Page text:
We’re Number One! We’re Number One!

Some great news this week – the joint SRUC and University of Edinburgh submission to the UK’s Research Excellence Framework was ranked as number one (in research power) in the UK for agriculture and veterinary sciences. There’s a lot of very happy and excited people here this morning let me say.

Check out the press release here!

And now have a picture of a kitten 🙂

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Badger Friday! Shelter Part Two

I have a host of goodies for you this Fluffy Friday Badger Friday.

We have another Behind the Scenes blog post in our MOOC – remember to sign up for free here!

The Animal Welfare Hub has a new app for assessing horse grimaces and assessing pain in horses – join the Animal Welfare Hub here.

And there’s another Shelter episode. See you next week!

 

Learning About Pain in Animals

Today the AWIN project released five online learning objects on their Animal Welfare Hub. I have to confess an ulterior motive to sharing these: I had a hand in creating them.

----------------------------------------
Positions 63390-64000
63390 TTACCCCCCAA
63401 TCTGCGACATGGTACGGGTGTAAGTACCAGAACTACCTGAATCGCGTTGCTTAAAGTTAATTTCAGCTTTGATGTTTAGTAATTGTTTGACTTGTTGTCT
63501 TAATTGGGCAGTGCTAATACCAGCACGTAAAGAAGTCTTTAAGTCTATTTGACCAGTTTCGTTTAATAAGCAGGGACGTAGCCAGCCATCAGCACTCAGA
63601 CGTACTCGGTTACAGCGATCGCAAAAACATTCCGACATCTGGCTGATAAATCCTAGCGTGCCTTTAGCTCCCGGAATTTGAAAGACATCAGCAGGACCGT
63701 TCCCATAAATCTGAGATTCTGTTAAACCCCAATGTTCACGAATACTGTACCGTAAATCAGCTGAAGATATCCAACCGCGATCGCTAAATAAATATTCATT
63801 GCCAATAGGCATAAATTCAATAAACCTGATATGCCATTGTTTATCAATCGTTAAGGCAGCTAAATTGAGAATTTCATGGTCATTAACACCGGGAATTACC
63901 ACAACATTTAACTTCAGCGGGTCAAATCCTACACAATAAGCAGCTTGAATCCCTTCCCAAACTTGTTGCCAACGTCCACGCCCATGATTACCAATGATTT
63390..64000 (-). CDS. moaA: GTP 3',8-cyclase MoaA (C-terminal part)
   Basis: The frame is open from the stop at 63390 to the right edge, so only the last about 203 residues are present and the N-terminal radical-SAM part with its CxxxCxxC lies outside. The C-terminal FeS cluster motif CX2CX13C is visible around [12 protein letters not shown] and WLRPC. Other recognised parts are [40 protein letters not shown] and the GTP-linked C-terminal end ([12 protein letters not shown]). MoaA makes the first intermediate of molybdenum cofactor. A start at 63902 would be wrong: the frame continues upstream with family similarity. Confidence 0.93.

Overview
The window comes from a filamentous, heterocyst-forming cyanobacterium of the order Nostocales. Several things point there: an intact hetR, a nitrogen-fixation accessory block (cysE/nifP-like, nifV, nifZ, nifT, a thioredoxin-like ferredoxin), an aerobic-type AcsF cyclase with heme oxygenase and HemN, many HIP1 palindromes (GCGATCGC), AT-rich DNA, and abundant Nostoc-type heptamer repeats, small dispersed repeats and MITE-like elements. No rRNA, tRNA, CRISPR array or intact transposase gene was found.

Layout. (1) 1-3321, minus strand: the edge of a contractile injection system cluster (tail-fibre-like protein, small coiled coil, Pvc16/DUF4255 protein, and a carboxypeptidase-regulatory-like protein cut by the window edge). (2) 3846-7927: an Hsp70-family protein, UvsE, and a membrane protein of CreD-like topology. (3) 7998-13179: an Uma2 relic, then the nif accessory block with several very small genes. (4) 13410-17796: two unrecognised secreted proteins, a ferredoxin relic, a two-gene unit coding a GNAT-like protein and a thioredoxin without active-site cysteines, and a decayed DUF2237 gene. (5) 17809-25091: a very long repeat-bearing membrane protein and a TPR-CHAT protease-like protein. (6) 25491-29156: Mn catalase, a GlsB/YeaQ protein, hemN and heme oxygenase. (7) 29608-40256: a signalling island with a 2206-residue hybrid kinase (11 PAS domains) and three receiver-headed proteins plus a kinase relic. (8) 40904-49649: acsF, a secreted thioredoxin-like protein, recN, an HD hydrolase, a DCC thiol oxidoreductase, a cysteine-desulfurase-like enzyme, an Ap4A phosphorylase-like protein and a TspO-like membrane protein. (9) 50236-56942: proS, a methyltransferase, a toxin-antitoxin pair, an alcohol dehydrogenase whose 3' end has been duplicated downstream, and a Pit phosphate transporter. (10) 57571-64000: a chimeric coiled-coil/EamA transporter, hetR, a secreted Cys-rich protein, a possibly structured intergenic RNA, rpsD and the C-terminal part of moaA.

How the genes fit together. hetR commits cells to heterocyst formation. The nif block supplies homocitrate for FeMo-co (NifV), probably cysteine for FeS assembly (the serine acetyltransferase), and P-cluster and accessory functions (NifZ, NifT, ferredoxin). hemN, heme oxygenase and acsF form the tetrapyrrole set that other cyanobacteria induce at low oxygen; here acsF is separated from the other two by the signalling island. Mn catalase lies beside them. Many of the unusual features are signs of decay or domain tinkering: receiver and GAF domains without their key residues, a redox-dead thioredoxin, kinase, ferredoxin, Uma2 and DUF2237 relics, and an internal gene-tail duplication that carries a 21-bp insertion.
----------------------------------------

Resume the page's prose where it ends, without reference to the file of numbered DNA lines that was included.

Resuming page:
The Animal Welfare Hub requires registration, but it’s free and once registered you can find animal welfare courses online, download learning objects, and share your own events, courses and materials. It’s designed to be your one stop shop for animal welfare resources.

The learning objects I’m sharing today are about animal pain. They’re aimed at vet nurse students, vet students, and as some refresher training for vets and vet nurses, but the beautiful thing about learning objects is that anyone can access them. You can take them at your own pace. You don’t need to read all the information present, and can direct your own learning.

By having these learning objects online we can also reach a global audience. Supplying the 7 billion with animal products (everything from meat, eggs, dairy, leather, etc.) results in a huge demand for animals. It’s more important than ever to share animal welfare knowledge between countries so we can learn from one another.

Anyway – first you have to make an account on the Animal Welfare Hub and then you can follow the direct links below to check out the learning objects. They can be downloaded and used for education, so long as you say where you got them from. Hopefully you’ll find them useful, and let us know any feedback you have.

1. What is animal pain?

2. How is pain produced?

3. How is pain assessed?

4. How is pain treated?

5. Attitudes to animal pain.